10 Ways to Survive the Holidays When You're Newly Sober

10 Ways to Survive the Holidays When You’re Newly Sober

Spiked Eggnog and Candy Cane Martinis dance around many tables during the holidays. Couple free-flowing alcohol with other intoxicating elements hanging around, and the holidays can be a challenge for sobriety. Do not despair. Here are ten ways you can thrive during the holidays.

  • Avoid places where you know you will be tempted
    Parties are filled with temptation. If the office party is not mandatory, or you can handle the wrath of aunt Edna for missing a family shindig, consider excusing yourself entirely.
  • Avoid people you used to drink or do drugs with
    Peer pressure is not only bullies forcing middle-schoolers to do something uncomfortable. As an adult you can create pressure on yourself by being around your old drinking friends. Trying to fit in could lead to regrettable decisions.
  • Try meditation
    If you know you are going to face a sobriety challenge, use this preparation tactic. Meditation can help you handle tempting situations confidently.
  • Bring a friend
    Responsible friends can help you avert relapse. If you cannot physically bring a friend, promise them you will check in regularly.
  • Apprise everyone of your sobriety
    This is not always appropriate, but if you find yourself enjoying the holidays with close friends or family they will respect your decision. You may even gain instant accountability partners.
  • Prepare an escape route
    There may be times when the temptation to use will be too much. Your recovery is more important. You have permission to suddenly get sick, or use some other excuse to cut out early.
  • Eat some good food
    Research has shown that bodily desires like tiredness, thirst, and hunger can trigger addictions. Make sure if you go to a holiday outing that you are well rested and fed. If you don’t eat before a party, don’t be shy and devour that caviar.
  • Focus on something other than alcohol to experience at gatherings
    The first thing you used to look for were the drinks. Now you have to train yourself to look for other distractions. Maybe there are games or good conversations cropping up that you can participate in.
  • Bring your own fun
    Make some unique food to share, bring a board game, or bring gingerbread houses if you have to. This is another distraction tactic, but moreover these are great ways to have fun.
  • Go on vacation
    If the holidays are too much, and you cannot find any scenario that will keep you in recovery, then plan a vacation. Get away from it all and see a place you have never been.

The Springboard Center knows that recovery is important to you. That is why we are providing the best care for alcoholism and drug addiction possible to the Permian Basin and beyond. Our goal is to provide quality residential treatment that restores the health and dignity of our clients and their families. Together, we gain raise community awareness and heal lives. Call us today for information: (432) 620-0255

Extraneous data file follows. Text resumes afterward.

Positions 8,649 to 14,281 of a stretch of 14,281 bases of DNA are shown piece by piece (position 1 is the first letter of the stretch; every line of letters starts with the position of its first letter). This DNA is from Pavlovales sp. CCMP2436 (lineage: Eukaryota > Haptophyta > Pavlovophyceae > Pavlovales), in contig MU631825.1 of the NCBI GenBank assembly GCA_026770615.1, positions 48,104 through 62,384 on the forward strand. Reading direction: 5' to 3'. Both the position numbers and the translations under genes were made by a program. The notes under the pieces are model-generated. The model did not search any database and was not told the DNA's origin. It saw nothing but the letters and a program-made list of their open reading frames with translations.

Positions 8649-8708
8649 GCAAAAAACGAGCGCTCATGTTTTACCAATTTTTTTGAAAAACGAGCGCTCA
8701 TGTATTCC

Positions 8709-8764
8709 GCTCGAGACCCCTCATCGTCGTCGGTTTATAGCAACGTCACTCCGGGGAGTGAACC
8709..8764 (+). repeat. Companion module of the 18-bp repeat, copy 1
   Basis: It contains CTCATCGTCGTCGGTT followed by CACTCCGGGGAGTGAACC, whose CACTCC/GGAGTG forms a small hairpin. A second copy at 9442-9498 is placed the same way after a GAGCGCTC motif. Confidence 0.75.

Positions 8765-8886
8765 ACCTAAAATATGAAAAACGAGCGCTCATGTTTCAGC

What are the Benefits of Regular Massage Therapy?

What are the Benefits of Regular Massage Therapy?

Many picture massage therapy as part of a spa experience.  Your face is turned into a salad followed by someone practicing their kung fu ninja skills on your back.  For others massage therapy is reserved as a special treat to make you feel really good for a couple hours.  Beyond these two views, studies now show that incorporating regular massage therapy into your life has great holistic health benefits.

Boosted Immunity

Regular massages help to boost the body’s immune system by stimulating the lymphatic and circulatory systems.  When these systems function at optimal levels, the body is better able to dispose of the toxins.  Massages also release endorphins, which are a natural pain killer.  Many clients of massage therapy report mitigated chronic pain with regular massage therapy.  By incorporating massage therapy into your addiction recovery journey, your body chemistry will be able to recalibrate itself more quickly.

Increased Cognitive Function

Those who receive regular massages report they sleep better, feel more rested, and have better concentration.  Health experts believe that there are three keys to keeping a person’s health at optimal levels: a healthy diet, regular exercise, and good sleep quality.  

By receiving regular massages, those who are recovering from their addiction disease will enjoy the benefits of better sleep quality.  Better sleep will help you face your days at peak performance and help mitigate stresses and trigger points you will encounter.

Mental Health

Massage therapy can be very mentally relaxing.  However, the benefits go beyond a simple sigh of relief from life’s pressures.  Research shows by incorporating massage therapy into your routine you will be less likely to experience anxiety and depression.  Some doctors have even prescribed massage therapy to help combat certain neurological disorders.